Friendship, Listening, and Empathy: A Prayer GuideTwo Hands: Grief and Gratitude in the Christian LifeSabbath Keeping FastingA Renewed SpiritualityNurturing Hope: Christian Pastoral Care in the Twenty-First CenturyThe Power of ListeningJoy Together: Spiritual Practices for Your CongregationPersonality Type in CongregationsPrayers of the Old TestamentPrayers of the New TestamentSabbathFriendingA Garden of Living Water: Stories of Self-Discovery and Spiritual GrowthDeath in Dunedin: A NovelDead Sea: A NovelDeadly Murmurs: A NovelBeating Burnout in CongregationsReaching Out in a Networked WorldEmbracing MidlifeAdvent DevotionalDraw Near: Lenten Devotional by Lynne Baab, illustrated by Dave Baab

Thinking analytically about ACTS prayer

Lynne Baab • Friday July 10 2015

Thinking analytically about ACTS prayer

I became a committed Christian at 19, and soon after that I started hearing about ACTS prayer. This pattern for prayer was recommended by many of my mentors as a good idea for both individual prayer and group prayer. The acronym stands for:
     Supplication (prayers where we ask for something)

The idea was that we always should start our prayers with praise and adoration, because we are entering into the presence of a holy and mighty God. Entering into the presence of a holy God will make us aware of our own sin, so confession should come next. When we confess our sins, we are thankful God forgives us, so thankfulness would logically follow. Only after these three steps should we offer prayers about our concerns.

One question immediately arose for me: What exactly is the difference between adoration and thanksgiving? I was told that praise and adoration relate to who God is and thankfulness relates to what God does.

Over the years I’ve pondered that distinction. Sure, a statement like this is obviously praise: “I praise you for your holiness.” And a statement like this is obviously thankfulness: “Thank you that we have food on the table today.” But what about: “I praise you (or thank you) for your forgiveness in Christ.” That has aspects of praise because God is a forgiving God. It has aspects of what God has done, because our forgiveness comes through Christ’s death and resurrection.

I decided that a lot of prayer has aspects of both praise and thankfulness, and that’s okay. I don’t need to nitpick about those two categories.

I’ve used ACTS to analyze the pattern of prayer in many different settings. I observe that Christians engage in a lot of praise through music: singing in worship services and through singing or listening to Christian music in the car, while doing tasks like washing dishes, etc. I observe that we engage in a lot of supplication. We ask God for things in corporate prayers at church, in prayer times in small groups and committees, and on our own. “Help me, God” prayers come pretty easily to most people. And “help my friend (or family member or work mate)” comes pretty easily to our lips as well.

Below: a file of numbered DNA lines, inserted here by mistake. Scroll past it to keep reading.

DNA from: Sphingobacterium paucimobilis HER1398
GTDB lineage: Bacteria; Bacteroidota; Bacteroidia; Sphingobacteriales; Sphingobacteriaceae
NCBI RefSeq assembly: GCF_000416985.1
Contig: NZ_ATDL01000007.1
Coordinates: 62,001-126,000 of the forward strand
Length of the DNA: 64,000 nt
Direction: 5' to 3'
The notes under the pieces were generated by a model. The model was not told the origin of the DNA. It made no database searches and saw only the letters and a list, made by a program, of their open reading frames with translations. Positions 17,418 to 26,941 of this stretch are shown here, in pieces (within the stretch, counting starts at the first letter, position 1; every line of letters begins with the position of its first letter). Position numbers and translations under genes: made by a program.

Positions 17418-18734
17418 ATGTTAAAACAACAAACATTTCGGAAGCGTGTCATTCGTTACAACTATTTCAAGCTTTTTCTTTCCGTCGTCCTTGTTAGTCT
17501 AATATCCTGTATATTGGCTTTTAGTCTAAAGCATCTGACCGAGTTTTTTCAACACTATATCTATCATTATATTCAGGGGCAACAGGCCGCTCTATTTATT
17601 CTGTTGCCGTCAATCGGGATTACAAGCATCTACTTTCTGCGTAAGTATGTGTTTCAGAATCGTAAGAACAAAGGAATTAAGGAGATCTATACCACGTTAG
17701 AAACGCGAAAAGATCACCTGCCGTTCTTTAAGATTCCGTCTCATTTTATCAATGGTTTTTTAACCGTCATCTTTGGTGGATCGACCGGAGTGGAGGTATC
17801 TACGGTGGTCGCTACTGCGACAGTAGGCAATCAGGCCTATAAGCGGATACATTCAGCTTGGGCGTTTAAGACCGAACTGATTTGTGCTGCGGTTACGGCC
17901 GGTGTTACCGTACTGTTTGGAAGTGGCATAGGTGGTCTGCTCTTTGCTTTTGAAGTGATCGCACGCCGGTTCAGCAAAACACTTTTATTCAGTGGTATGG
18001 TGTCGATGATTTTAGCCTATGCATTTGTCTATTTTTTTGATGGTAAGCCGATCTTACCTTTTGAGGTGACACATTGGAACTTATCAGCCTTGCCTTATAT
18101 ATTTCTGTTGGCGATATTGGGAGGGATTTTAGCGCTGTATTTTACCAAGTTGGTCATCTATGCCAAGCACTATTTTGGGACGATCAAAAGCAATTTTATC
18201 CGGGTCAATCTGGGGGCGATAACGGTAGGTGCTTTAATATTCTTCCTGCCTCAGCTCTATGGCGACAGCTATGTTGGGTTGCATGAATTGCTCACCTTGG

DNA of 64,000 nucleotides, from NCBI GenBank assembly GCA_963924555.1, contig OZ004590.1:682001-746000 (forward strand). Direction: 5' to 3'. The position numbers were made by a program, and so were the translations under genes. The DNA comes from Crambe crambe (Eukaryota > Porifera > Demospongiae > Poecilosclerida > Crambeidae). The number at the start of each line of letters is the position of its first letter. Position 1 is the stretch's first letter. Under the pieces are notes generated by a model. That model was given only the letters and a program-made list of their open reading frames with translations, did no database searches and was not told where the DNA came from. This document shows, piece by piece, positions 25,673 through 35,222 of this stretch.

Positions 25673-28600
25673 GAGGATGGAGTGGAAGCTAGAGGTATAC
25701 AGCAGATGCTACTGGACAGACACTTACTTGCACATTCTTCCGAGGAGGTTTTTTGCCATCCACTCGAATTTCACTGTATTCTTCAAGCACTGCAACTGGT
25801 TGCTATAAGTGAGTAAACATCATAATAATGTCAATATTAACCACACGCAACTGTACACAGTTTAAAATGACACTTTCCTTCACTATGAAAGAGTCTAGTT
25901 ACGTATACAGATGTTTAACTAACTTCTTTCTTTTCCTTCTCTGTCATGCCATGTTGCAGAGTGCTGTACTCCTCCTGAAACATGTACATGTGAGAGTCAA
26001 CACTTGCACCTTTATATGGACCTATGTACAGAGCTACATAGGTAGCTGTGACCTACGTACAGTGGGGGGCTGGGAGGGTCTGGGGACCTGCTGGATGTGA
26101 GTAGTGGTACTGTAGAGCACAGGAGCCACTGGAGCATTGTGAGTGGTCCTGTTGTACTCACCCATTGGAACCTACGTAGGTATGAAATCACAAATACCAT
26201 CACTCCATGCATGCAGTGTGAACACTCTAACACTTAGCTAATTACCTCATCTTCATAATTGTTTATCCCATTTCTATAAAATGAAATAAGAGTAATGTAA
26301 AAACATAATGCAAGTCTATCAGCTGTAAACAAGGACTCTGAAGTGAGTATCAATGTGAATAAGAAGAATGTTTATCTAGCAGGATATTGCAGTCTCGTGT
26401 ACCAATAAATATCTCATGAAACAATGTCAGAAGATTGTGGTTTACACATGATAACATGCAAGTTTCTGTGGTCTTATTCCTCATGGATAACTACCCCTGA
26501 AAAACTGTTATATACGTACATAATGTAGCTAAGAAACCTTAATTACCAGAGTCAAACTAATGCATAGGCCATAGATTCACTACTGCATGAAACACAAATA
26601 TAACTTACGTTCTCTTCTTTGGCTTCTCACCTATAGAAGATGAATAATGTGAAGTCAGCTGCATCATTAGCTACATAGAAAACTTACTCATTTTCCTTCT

In my childhood, every single worship service had a prayer of confession. The same was true in my early adult life. I worry that fewer congregations today use prayers of confession during worship. In order to confess our sins privately, I think we need public models for confession.

And I think thankfulness needs some careful pondering. We do well at the kind of thankfulness prayers that overlap with praise because these ideas are common in hymns and praise songs. In our singing we thank/praise God for saving us, redeeming us, freeing us, giving us a purpose, etc. But I think we do less well with thankfulness for daily blessings. Maybe some people still say grace, which involves thanking God for the food on the table and perhaps also for the people with whom we eat that food. But what about thanking God for our homes, our cars, our jobs, our bank accounts, our family and friends, our computers and phones? What about thanking God for the beauty of a child’s smile, a tree, a flower or a cloud?

Ann Voskamp’s book, One Thousand Gifts, has motivated many people to write daily lists of things they’re thankful for. My friend Kimberlee Conway Ireton has blogged quite a bit about her thankfulness list. (Here’s a fabulous post by Kimberlee on gratitude.) My husband and I have a twenty-year spiritual practice. Every time we pray together (these days it’s on Monday mornings), we start with thankfulness. Sometimes we pray thankfulness prayers for 20 minutes before we move on to other aspects of prayer. (I wrote about our thankfulness practice here.)

ACTS has shaped helped me pray in a balanced way many times. But are ACTS prayers enough? Is something missing? Next week: evaluating ACTS against the Psalms, often called “the prayer book of the Bible.”


Other posts on prayer:

Celtic Christianity: Wholistic prayer
Two options for what to do when the news overwhelms you
Breath Prayer
The Lord's Prayer and spiritual practices

The Lord's Prayer and spiritual practices, part 2
Psalm for 2014

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